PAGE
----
Thinking in Dialogue with Humanities
Paths into the Phenomenology of Merleau-Ponty
Karel Novotný, Taylor S. Hammer, Anne Gléonec, and Petr Špecián, Editors
In “The Philosopher and His Shadow”, an article written to commemmorate Husserl’s 100th birthday, Merleau-Ponty wrote: “with regard to a philosopher whose venture has awakened so many echoes, and at such an apparent distance from the point where he himself stood, any commemoration is also a betrayal” (p.159). For Merleau-Ponty this “betrayal” has a positive meaning. To do justice to a philosopher’s work we should not – or perhaps, could not – merely repeat it. To keep the thought alive we should trace and conjure up its “unthoughts", and the greater the philosophical work, the richer the unthought elements in that work. Commemorating Merleau-Ponty’s 100th birthday in 2008, nearly 50 years after his death, his thought is still alive. His work left us with many elements yet to think, not because it was unfinished by his sudden death, but because it was meant to be open and interrogative and thus not to be closed off. The essays collected here honor the open-ended nature of Merleau-Ponty’s thought by bringing the themes of his work into dialogue with debates in the humanities, the sciences, and contemporary philosophy.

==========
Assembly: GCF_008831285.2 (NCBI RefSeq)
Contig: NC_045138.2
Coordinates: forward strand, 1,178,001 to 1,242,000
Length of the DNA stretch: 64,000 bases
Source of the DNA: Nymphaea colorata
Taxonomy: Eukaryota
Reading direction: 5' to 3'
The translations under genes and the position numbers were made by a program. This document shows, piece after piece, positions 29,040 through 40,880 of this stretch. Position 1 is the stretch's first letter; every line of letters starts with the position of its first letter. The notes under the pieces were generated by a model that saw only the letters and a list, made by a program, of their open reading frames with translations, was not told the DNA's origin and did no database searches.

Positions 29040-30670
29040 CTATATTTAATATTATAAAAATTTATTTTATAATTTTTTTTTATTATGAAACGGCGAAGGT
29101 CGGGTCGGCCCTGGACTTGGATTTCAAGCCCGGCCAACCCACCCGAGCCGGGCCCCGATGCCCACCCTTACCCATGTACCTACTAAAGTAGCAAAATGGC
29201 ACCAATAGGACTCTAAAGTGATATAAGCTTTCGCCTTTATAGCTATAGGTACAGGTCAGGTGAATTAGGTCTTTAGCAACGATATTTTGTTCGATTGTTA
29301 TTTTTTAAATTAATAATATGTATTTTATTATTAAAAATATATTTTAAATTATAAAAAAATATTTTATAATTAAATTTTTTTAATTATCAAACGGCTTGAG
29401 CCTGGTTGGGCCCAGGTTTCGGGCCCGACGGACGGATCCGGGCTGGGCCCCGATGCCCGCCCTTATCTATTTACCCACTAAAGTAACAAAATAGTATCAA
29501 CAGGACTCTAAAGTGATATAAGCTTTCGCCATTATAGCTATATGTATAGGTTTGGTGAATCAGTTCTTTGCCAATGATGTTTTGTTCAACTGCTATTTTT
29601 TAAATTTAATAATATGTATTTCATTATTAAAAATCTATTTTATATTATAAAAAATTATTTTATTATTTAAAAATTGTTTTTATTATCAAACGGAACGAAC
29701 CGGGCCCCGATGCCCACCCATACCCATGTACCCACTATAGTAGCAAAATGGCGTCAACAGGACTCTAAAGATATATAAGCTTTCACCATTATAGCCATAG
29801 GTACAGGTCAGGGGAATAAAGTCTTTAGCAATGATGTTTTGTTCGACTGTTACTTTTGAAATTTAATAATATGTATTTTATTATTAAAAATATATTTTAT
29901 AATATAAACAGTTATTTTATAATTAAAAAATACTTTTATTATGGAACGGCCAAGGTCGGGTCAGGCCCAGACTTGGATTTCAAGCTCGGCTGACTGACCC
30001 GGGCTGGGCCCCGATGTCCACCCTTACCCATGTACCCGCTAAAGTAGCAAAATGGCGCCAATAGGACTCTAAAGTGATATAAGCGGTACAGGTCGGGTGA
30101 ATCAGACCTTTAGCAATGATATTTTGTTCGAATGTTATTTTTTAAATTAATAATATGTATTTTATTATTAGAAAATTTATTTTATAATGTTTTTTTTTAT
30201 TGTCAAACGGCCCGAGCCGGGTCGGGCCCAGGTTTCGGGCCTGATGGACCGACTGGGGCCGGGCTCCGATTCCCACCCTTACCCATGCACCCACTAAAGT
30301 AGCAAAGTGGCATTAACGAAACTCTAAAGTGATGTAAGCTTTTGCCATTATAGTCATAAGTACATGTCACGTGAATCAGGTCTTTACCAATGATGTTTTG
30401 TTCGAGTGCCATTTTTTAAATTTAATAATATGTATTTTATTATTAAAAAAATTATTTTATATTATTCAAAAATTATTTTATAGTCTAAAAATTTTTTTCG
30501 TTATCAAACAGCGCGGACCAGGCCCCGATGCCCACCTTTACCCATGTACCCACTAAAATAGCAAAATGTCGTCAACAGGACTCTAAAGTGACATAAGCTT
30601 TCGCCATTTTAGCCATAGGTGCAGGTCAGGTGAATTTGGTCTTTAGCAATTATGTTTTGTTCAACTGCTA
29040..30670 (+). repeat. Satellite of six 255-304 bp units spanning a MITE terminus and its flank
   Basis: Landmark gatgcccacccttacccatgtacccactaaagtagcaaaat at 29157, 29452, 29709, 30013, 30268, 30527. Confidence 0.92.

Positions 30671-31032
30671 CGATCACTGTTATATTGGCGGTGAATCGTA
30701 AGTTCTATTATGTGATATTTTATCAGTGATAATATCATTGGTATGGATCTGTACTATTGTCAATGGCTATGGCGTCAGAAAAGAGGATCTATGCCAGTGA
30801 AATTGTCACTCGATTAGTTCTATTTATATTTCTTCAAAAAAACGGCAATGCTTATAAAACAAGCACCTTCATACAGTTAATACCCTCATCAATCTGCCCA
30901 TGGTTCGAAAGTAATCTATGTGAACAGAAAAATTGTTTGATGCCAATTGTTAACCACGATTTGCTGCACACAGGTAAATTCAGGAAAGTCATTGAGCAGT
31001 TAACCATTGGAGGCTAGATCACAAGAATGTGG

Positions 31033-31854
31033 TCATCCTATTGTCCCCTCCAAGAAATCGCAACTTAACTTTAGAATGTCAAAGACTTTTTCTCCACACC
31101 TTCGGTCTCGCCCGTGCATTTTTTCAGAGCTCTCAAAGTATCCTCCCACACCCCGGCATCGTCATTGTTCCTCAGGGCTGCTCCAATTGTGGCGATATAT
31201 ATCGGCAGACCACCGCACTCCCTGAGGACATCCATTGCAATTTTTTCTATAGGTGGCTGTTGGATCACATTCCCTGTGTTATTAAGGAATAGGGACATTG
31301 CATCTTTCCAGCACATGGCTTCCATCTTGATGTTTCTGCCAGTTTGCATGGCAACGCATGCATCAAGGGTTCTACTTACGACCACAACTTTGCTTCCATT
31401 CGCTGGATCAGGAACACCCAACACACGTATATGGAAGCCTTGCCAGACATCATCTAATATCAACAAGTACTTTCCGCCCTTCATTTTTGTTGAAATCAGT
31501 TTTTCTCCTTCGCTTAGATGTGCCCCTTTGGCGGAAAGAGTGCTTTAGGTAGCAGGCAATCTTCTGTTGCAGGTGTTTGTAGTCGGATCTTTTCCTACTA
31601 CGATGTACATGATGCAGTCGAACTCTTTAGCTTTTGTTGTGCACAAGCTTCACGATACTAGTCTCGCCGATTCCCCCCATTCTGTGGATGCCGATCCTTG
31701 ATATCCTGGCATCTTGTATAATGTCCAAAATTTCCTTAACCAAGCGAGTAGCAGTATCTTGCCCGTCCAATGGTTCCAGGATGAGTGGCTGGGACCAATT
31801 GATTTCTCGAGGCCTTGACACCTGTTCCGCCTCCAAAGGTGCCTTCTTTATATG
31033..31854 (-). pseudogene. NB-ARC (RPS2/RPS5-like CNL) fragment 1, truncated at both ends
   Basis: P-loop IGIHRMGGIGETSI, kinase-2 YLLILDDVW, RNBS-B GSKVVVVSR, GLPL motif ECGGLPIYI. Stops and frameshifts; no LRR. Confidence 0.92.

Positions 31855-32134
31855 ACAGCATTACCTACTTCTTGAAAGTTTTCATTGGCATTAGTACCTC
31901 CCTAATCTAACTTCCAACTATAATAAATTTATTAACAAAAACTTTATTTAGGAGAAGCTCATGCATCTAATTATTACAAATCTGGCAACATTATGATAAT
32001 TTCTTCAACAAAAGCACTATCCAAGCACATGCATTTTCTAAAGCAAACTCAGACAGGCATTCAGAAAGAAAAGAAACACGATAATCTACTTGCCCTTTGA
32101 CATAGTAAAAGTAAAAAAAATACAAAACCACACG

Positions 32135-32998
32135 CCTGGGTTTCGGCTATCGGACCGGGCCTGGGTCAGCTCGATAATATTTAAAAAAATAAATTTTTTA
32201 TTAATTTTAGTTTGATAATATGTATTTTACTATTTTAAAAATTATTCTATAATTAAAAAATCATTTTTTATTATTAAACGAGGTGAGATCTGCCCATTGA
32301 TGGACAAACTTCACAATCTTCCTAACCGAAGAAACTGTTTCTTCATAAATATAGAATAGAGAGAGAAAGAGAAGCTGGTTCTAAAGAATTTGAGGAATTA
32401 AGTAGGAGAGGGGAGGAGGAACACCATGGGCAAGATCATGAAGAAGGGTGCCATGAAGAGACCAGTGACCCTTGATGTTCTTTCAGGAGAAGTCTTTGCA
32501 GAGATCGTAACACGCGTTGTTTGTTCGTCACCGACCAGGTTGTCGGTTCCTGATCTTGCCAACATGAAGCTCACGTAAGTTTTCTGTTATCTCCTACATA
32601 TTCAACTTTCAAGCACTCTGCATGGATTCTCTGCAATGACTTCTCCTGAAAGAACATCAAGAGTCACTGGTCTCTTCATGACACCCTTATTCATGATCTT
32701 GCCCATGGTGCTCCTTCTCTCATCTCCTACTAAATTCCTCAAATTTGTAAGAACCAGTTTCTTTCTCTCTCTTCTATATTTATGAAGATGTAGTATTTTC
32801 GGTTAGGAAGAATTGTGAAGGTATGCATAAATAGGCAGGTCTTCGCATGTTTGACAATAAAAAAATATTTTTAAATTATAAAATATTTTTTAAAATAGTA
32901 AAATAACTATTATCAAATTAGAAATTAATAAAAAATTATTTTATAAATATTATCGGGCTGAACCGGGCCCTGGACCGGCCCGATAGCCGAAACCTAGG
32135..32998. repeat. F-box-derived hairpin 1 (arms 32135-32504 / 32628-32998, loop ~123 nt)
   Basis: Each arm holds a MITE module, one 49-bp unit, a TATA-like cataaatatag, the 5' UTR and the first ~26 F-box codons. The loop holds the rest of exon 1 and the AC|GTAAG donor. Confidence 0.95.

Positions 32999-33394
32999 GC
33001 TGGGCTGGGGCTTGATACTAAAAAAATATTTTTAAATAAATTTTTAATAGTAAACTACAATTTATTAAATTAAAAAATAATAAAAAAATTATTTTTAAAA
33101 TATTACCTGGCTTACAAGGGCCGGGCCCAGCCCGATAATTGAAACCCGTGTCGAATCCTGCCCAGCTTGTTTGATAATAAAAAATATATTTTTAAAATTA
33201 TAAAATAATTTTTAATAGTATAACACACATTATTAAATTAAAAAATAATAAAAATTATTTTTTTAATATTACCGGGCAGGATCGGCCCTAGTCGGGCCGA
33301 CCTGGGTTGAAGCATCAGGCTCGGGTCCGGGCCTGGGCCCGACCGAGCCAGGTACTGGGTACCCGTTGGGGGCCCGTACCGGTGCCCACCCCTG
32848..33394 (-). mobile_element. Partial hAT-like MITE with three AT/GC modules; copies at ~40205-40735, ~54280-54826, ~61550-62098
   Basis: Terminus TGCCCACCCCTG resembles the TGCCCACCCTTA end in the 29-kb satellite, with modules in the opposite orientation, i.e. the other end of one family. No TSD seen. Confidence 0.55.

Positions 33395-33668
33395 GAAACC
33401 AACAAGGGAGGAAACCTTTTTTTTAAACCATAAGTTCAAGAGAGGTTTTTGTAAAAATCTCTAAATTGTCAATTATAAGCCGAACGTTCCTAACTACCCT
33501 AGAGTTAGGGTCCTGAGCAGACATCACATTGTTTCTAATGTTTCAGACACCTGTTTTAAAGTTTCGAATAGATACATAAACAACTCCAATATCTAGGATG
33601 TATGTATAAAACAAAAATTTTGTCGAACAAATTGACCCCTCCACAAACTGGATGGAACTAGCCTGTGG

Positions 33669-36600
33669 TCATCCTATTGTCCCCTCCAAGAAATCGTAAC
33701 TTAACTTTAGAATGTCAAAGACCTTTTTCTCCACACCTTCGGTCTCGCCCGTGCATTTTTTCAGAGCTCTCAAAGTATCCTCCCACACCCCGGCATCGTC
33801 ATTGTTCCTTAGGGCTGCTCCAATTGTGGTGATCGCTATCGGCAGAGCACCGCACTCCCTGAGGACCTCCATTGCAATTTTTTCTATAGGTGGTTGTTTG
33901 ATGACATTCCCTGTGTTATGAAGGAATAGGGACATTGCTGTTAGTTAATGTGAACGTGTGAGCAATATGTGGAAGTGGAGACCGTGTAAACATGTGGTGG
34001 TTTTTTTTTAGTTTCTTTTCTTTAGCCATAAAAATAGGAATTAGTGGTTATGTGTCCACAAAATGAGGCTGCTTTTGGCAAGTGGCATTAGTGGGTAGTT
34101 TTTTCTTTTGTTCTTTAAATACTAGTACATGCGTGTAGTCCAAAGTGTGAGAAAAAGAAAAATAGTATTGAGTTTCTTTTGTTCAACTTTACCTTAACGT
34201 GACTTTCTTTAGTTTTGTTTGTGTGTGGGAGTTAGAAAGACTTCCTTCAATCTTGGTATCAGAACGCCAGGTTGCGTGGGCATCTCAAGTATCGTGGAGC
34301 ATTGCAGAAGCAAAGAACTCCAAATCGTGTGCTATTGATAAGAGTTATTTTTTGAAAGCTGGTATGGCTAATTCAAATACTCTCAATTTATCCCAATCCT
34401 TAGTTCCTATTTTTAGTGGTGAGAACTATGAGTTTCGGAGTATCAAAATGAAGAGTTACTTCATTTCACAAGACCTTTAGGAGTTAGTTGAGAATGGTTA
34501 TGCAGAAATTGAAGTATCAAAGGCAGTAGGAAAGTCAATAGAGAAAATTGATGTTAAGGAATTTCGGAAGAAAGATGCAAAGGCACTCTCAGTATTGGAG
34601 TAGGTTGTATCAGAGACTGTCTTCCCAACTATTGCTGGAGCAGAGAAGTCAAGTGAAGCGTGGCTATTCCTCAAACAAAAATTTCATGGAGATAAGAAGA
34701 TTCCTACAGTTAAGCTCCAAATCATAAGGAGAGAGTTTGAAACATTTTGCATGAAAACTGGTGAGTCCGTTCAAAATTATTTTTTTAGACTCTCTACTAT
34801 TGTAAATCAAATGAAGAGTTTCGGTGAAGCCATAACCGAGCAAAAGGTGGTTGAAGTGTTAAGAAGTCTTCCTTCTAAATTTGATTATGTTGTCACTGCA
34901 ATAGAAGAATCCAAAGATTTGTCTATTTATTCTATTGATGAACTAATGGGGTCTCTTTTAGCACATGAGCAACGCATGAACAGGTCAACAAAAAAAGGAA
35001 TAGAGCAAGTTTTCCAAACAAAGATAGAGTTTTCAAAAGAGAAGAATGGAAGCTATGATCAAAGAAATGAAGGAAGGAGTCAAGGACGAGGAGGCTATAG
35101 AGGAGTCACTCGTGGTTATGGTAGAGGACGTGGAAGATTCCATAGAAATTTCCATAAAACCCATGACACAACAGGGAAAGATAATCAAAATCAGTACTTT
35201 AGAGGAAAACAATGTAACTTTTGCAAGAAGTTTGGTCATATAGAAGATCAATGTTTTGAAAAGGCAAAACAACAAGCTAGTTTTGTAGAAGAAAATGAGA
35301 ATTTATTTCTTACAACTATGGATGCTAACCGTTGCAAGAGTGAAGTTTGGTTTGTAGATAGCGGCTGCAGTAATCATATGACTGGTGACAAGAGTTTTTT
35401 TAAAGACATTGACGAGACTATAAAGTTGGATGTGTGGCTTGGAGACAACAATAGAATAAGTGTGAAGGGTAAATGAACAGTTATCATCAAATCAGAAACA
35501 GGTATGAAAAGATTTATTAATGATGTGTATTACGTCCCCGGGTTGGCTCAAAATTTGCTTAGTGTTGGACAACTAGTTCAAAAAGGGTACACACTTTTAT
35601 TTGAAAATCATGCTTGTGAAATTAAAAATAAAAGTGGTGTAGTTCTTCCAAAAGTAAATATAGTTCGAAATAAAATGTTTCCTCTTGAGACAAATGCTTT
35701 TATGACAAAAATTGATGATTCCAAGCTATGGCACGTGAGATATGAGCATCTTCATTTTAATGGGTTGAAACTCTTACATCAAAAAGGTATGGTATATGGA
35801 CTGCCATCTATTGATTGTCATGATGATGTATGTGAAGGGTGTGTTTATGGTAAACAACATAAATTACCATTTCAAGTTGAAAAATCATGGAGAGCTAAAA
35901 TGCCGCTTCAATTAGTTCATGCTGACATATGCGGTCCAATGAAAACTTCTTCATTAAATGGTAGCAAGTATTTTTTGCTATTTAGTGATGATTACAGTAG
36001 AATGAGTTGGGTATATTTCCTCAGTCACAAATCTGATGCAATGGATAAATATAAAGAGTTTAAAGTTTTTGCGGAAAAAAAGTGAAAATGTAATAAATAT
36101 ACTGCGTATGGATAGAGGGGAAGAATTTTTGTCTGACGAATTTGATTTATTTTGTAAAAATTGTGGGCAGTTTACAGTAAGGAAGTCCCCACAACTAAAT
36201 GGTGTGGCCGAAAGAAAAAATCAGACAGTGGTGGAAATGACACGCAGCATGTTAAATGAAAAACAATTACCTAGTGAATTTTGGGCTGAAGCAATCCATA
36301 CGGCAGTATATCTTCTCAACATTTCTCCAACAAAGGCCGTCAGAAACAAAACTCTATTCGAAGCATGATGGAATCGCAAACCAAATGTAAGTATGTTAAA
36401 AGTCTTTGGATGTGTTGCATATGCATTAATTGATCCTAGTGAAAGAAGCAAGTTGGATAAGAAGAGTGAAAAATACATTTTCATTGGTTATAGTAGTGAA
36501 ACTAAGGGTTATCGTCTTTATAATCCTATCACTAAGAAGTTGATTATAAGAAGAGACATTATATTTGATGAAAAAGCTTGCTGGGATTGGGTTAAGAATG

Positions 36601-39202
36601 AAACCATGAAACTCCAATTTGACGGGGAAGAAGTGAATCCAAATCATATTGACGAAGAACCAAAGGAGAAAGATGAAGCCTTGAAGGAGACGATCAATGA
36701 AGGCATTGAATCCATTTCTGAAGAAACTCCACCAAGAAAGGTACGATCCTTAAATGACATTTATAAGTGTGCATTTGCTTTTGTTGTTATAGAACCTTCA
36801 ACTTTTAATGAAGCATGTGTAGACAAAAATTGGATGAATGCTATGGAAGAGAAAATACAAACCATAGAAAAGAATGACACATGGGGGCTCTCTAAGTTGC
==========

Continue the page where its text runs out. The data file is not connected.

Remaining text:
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· ISBN: 978-973-1997-97-1 (ebook) · Online access on this site · Published 2011 ·
· ISBN:978-973-1997-96-4 (paperback) · Print and eBook options available from Zeta Books ·
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